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Math Help - Derivative question

  1. #1
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    Derivative question

    If f(x) = sqrt(3x)
    then f'(x) = ?
    and f' (4) = ?
    I have done this problem over and over again and the result remains the same, incorrect. Here is what I did:
    d/dx[sqrt(3x)] =
    d/dx[sqrt(3)] d/dx[x^1/2] =
    0 + 1/2x^-1/2


    I also tried 3^1/2 + 1/2x^-1/2 = 1/2 +1/2/sqrt(x)
    I must not using the rules correctly and I read them over again and I am not getting it. Please explain the error of my ways.
    Thankx,
    Keith
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  2. #2
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    Quote Originally Posted by kcsteven View Post
    If f(x) = sqrt(3x)
    then f'(x) = ?
    and f' (4) = ?
    I have done this problem over and over again and the result remains the same, incorrect. Here is what I did:
    d/dx[sqrt(3x)] =
    d/dx[sqrt(3)] d/dx[x^1/2] =
    0 + 1/2x^-1/2


    I also tried 3^1/2 + 1/2x^-1/2 = 1/2 +1/2/sqrt(x)
    I must not using the rules correctly and I read them over again and I am not getting it. Please explain the error of my ways.
    Thankx,
    Keith

    Okay, here we go!

    sqrt(3x) is the same as (3x)^1/2
    So use the power rule as you would any parenthetical polynomial under an exponent.

    Just as the derivative of (2x + 7)^3 is (3) (2x + 7)^2 (2),

    the derivative of (3x)^1/2 is (1/2) (3x)^-1/2 (3).

    The (1/2) is the old parenthetical exponent, the (3x)^-1/2 is acquired by doing the power rule and subtracting one from the exponent, and the (3) comes from taking the derivative of the parenthetical argument, 3x.

    So we end up with (3/2) (3x)^-1/2
    Or (3/2) (sqrt(3x))^-1
    Or (3/2)/(sqrt(3x))
    Which, in taking the sqrt out of the denominator for simplest radical form by multiplying the numerator and denominator by sqrt(3x), (if you prefer), is:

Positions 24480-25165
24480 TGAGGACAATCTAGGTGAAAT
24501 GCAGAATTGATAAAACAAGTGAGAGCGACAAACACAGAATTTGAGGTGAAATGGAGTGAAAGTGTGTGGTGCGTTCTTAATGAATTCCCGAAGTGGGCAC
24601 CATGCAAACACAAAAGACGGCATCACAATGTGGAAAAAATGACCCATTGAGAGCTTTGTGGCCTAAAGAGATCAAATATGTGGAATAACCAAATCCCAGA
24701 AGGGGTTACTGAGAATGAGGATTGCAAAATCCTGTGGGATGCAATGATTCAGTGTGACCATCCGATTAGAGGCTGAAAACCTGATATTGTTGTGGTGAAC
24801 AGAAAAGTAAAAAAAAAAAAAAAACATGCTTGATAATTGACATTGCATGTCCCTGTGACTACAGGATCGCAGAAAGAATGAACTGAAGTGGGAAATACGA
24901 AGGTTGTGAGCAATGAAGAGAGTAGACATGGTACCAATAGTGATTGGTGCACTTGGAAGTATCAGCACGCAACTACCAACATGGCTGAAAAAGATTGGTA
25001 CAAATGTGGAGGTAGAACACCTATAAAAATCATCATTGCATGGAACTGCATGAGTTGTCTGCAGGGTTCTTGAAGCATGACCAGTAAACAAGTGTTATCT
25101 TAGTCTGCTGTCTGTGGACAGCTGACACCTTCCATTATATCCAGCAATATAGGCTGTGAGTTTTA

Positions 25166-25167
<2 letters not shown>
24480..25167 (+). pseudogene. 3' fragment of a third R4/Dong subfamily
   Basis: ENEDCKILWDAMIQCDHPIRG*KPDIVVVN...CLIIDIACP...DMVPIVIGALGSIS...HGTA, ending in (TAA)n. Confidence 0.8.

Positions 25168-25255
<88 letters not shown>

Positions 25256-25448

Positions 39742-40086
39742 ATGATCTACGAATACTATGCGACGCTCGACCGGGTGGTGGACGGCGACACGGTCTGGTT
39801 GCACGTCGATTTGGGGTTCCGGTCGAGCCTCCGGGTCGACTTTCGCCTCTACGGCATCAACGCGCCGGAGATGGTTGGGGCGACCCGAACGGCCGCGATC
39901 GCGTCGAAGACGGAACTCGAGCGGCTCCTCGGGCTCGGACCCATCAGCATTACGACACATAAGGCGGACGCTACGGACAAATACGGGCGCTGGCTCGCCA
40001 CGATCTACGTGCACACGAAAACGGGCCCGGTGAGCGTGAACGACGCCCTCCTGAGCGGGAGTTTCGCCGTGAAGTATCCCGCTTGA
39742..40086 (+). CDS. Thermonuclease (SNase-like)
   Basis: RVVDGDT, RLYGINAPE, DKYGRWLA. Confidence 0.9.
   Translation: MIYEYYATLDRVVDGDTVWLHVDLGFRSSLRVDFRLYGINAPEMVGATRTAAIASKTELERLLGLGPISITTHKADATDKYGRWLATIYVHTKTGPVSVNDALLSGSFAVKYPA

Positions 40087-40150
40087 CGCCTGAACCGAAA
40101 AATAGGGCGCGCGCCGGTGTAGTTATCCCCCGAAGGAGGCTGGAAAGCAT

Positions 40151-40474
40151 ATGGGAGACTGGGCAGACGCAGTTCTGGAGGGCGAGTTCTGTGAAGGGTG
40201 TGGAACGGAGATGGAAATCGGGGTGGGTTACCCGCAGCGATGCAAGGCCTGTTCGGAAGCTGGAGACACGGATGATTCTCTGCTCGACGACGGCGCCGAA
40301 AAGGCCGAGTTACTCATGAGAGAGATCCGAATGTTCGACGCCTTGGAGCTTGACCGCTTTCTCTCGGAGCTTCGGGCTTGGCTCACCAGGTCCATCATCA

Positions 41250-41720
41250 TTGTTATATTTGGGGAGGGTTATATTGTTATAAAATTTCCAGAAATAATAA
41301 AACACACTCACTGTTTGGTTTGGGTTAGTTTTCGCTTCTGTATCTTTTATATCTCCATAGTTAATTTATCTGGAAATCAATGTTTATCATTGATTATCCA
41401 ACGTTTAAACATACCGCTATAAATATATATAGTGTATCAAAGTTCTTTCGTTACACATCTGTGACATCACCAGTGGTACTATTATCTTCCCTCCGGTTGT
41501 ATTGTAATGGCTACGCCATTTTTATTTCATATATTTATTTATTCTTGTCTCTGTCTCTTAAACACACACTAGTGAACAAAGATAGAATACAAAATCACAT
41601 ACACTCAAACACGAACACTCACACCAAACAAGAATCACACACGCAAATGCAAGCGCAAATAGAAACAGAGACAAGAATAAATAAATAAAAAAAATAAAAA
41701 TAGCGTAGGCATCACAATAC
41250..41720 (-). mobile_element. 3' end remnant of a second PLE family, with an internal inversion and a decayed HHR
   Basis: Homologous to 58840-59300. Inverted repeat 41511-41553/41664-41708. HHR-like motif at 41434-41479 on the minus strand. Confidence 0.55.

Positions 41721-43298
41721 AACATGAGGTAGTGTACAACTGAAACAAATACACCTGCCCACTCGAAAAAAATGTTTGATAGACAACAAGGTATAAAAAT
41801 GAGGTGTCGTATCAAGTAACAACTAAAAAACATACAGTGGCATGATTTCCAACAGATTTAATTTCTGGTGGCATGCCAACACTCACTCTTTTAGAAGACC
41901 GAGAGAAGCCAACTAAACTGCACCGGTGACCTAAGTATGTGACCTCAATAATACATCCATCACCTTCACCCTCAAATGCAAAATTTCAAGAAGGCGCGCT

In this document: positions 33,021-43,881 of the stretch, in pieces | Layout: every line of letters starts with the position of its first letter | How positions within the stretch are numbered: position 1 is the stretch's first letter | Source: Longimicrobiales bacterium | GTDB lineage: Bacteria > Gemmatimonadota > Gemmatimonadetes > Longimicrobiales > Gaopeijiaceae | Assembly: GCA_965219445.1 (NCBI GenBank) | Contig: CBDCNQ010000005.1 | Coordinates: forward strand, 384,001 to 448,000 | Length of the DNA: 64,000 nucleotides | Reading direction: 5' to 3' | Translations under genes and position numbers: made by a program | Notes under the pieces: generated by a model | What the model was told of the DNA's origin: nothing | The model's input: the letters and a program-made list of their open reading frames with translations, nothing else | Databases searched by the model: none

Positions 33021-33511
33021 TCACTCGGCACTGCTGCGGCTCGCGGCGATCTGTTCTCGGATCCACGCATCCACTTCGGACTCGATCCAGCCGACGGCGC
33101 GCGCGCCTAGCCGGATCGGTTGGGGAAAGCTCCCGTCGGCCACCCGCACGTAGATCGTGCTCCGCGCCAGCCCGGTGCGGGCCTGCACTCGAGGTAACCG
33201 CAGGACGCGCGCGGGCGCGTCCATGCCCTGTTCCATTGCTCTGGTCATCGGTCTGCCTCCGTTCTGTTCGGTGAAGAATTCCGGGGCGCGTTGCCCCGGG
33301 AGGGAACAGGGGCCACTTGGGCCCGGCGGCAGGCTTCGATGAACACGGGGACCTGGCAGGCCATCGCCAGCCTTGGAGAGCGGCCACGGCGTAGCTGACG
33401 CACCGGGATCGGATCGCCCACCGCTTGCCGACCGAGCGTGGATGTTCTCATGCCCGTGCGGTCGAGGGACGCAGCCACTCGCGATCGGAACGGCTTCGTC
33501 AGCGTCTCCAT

[(3/2)(sqrt(3x))] / 3x
    As a final move, the 3/2 and 3 reduce to 1 and 2 respectively, making the final answer:

    sqrt(3x) / 2x

    Hope this helps!
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  3. #3
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    Quote Originally Posted by kcsteven View Post
    If f(x) = sqrt(3x)
    then f'(x) = ?
    and f' (4) = ?
    I have done this problem over and over again and the result remains the same, incorrect. Here is what I did:
    d/dx[sqrt(3x)] =
    d/dx[sqrt(3)] d/dx[x^1/2] =
    0 + 1/2x^-1/2


    I also tried 3^1/2 + 1/2x^-1/2 = 1/2 +1/2/sqrt(x)
    I must not using the rules correctly and I read them over again and I am not getting it. Please explain the error of my ways.
    Thankx,
    Keith

    Sorry! I didn't answer the last question!
    So as I said above,
    f'(x) = sqrt(3x) / 2x
    So f'(4) = sqrt(12) / 8

    Which equals sqrt(4)sqrt(3) / 8
    Which equals 2sqrt(3) / 8
    Which simplifies to sqrt(3) / 4

    So:

    f'(x) = sqrt(3x) / 2x
    f'(4) = sqrt(3) / 4

    If anyone can verify this, it would be lovely, but I'm pretty confident these are correct. Again, hope this helps!
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  4. #4
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    Quote Originally Posted by Pajkaj View Post
    If anyone can verify this, it would be lovely, but I'm pretty confident these are correct. Again, hope this helps!
    You got it right on all counts!

    -Dan
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